Application Config Files

I am in the process of converting my .NET libraries to xojo. In .NET it has an app.config file that lets you store settings the application uses. What is the xojo equivalent of this? Or what is the best practice to read items from a text file that control the program behavior? Preferably something that resides in the application folder and does not disappear when you debug.

Putting files next to the EXE itself can be problematic on pretty much all OSes
It often requires privileges to create and edit - something not all users have

A “best practice” would be to use a custom directory for your app that you create in the Application Support dir
Then on initial launch of the app you check to see if your folder and file exist and if not then create them and set them up with default values
When editing “preferences” for your app you alter the values in that file

That would be my recommendation

you could add a ressource file as template and at runtime use a file in sub folder at app data.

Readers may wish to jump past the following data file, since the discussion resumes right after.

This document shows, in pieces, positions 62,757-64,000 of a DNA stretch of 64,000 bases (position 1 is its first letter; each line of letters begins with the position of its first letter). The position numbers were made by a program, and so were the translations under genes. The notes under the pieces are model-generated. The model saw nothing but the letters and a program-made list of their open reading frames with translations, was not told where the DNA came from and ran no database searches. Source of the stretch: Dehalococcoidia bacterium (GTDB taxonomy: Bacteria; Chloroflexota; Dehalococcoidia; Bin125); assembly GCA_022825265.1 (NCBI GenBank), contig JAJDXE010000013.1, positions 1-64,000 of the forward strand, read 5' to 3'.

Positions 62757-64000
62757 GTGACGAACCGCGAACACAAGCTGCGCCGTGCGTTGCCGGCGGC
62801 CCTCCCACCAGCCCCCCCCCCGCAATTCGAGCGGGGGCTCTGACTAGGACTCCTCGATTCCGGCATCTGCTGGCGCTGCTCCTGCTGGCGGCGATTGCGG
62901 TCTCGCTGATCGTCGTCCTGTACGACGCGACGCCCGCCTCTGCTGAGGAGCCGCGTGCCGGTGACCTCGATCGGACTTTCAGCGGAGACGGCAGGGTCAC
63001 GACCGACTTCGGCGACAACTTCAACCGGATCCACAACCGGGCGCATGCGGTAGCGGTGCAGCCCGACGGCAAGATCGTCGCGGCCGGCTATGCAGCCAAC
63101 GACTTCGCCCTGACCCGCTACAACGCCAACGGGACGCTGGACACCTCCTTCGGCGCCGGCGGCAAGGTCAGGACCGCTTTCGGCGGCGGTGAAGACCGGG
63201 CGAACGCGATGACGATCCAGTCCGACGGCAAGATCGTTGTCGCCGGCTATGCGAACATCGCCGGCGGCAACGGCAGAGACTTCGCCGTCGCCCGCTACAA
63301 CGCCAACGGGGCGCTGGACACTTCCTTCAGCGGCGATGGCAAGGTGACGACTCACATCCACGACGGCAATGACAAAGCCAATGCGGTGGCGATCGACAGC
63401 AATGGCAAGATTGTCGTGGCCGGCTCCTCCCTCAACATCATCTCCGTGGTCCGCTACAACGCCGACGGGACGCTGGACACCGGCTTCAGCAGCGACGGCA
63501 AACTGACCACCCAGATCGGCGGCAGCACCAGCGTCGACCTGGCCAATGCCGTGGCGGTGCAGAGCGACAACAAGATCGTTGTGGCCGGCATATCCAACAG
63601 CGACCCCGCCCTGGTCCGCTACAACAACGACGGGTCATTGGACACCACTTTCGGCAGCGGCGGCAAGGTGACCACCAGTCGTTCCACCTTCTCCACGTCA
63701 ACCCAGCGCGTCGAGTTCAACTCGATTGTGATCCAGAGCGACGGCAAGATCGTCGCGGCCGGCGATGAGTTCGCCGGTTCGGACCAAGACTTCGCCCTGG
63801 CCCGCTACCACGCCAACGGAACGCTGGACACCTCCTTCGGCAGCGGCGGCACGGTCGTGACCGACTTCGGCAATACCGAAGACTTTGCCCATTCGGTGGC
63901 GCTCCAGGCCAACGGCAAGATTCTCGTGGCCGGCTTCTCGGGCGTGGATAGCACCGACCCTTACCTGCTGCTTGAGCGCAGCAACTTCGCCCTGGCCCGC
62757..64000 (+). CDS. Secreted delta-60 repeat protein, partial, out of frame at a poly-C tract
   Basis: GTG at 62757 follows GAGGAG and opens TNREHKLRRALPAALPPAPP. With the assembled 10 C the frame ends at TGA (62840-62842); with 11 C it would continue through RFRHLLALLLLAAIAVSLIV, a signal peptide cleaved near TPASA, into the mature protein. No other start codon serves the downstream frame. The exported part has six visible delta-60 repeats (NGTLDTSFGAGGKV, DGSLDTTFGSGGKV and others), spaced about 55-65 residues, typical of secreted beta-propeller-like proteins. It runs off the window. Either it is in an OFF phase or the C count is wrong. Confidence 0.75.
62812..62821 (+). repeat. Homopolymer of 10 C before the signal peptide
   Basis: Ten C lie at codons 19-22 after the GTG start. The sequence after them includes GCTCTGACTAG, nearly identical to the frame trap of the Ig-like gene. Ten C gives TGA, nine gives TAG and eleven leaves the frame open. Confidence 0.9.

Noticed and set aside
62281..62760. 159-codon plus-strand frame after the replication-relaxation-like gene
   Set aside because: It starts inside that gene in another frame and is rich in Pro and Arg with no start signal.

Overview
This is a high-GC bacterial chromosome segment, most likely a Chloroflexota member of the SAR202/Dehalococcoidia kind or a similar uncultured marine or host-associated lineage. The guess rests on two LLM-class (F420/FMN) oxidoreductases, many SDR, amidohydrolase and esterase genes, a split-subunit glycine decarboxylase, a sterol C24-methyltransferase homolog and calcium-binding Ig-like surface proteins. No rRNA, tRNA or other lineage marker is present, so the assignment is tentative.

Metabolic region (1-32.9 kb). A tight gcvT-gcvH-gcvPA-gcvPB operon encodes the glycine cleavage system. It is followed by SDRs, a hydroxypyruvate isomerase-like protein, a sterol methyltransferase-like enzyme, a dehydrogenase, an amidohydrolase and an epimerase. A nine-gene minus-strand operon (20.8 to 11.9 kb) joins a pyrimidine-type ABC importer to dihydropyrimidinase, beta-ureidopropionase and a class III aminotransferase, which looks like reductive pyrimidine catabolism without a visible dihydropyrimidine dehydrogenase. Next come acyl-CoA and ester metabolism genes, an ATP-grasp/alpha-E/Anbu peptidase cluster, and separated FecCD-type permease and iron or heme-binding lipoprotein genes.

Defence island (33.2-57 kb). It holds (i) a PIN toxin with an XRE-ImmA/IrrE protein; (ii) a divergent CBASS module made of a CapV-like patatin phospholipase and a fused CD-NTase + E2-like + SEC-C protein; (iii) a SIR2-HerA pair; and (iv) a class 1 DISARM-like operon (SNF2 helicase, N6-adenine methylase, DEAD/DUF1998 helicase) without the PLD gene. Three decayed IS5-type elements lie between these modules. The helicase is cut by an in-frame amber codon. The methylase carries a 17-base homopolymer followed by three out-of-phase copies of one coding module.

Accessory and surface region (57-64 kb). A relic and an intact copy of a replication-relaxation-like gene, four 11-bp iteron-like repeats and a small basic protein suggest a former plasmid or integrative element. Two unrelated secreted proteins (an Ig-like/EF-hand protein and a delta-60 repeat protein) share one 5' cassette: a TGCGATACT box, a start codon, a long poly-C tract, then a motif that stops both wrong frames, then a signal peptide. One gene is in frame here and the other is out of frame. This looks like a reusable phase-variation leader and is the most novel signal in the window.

Thank you for the fast replies. My use case for this is not to have them user modifiable. This is for administration only, mostly for console apps with things like source and destination folders, etc. This would allow the application to be moved, folder location moved and the application would not need recompilation.

I like the project you sent Markus and will use this approach.

The App.Config file stores what is essentially a bunch of constants in an external file which is an XML file with the name of the executable file + .config. The contents of this file are “constants” as they can not be changed by the application itself, but can be edited externally and are read when the app starts. As such there is no reason why they can’t be stored next to the application.

@Richard Kinning if you are interested I have an application that writes these config files, adds a module to your Xojo Text project and add’s a post build script to copy the config file when running or debugging. PM me if you’d like to test the app.